FCC Revokes Decision Allowing Companies to Provide Low-Income Families With Subsidized Broadband
Nine companies will no longer be able to participate in a federal program offering subsidized broadband internet to low-income Americans.
The Federal Communications Commission revoked the designations of the companies that had been approved as broadband providers for the program, known as Lifeline. The decision limits the companies’ ability to provide subsidized broadband access for families, including students, who rely on home internet access to complete research and homework assignments, among other tasks.
Lifeline provides a $9.25 credit to qualifying low-income households that subscribers can apply toward communications services. Last year the FCC allowed the program, which has covered phone service since its launch in 1985, to be used for broadband services. That decision was made under the direction of former Chairman Tom Wheeler, a Democrat appointed by President Obama, who expanded the services covered by the credit to include stand-alone broadband service.
Under the direction of new Republican Chairman Ajit Pai, the FCC rescinded that provision. Pai referred to the agency’s approval of the nine broadband providers under Wheeler as “midnight regulations.”
Of the nine providers, only one company had already begun providing broadband service before Friday’s decision. Households receiving broadband from that company, Boomerang, have the option to transfer their service credit to another Lifeline provider, the FCC said.
Pai was named as chairman of the FCC last month by President Trump. His decision put the nine companies’ applications on hold, the FCC said, until the agency considers additional measures to prevent waste, fraud, and abuse in the program. The FCC was able to reverse these regulations due to a rule that allows the commission to reverse any order within 30 days of its issuance.
Kajeet, a company that partners with schools and districts to offer home internet access to students, was one of the organizations offering broadband through the Lifeline program. As part of an effort the company called Education Lifeline, Kajeet would have provided targeted broadband services to qualifying households with K-12 students. Through Education Lifeline, Kajeet would provide students with a mobile hotspot with 4G LTE connectivity, filtered for educational use.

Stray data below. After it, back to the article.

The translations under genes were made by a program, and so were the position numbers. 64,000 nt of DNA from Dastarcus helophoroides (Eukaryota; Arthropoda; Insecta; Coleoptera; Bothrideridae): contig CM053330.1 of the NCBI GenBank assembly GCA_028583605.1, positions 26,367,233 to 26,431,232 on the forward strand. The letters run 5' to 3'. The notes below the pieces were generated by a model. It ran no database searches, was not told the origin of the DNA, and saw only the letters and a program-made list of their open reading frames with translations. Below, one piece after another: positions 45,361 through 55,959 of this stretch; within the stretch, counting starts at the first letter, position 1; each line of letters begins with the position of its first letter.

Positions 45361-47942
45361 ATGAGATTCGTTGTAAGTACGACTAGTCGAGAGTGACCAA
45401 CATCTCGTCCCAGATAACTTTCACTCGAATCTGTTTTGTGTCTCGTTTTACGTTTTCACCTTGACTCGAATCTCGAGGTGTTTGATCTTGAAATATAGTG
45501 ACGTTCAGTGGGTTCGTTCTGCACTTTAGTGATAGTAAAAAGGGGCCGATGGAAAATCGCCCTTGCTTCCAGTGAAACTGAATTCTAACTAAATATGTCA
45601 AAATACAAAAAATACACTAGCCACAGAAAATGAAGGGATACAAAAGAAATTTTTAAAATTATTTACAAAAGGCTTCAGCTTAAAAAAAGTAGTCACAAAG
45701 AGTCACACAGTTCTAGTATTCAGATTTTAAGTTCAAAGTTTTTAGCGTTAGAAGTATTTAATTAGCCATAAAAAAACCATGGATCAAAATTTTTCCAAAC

The service exceeds the FCC’s 10 Mbps minimum requirement for connectivity speed through the Lifeline program, at no additional cost. The company also planned to partner with local schools and districts to advertise the Lifeline program and identify and enroll students.
Those types of partnerships with schools and districts were what the FCC envisioned when it first allowed Lifeline for broadband access last year. A major concern for the FCC was the “homework gap,” the lack of access to faster internet access in low-income households many education advocacy organizations have said prevents students from completing assignments.
Kajeet CEO and co-founder Daniel Neal remains hopefulthat the FCC will eventually approve the company as a designated Lifeline broadband provider.
“School has, in part, gone online,” he said. “We’re excited about the opportunity to partner to find more tools in the collective toolkit to make more homework broadband available to kids.”
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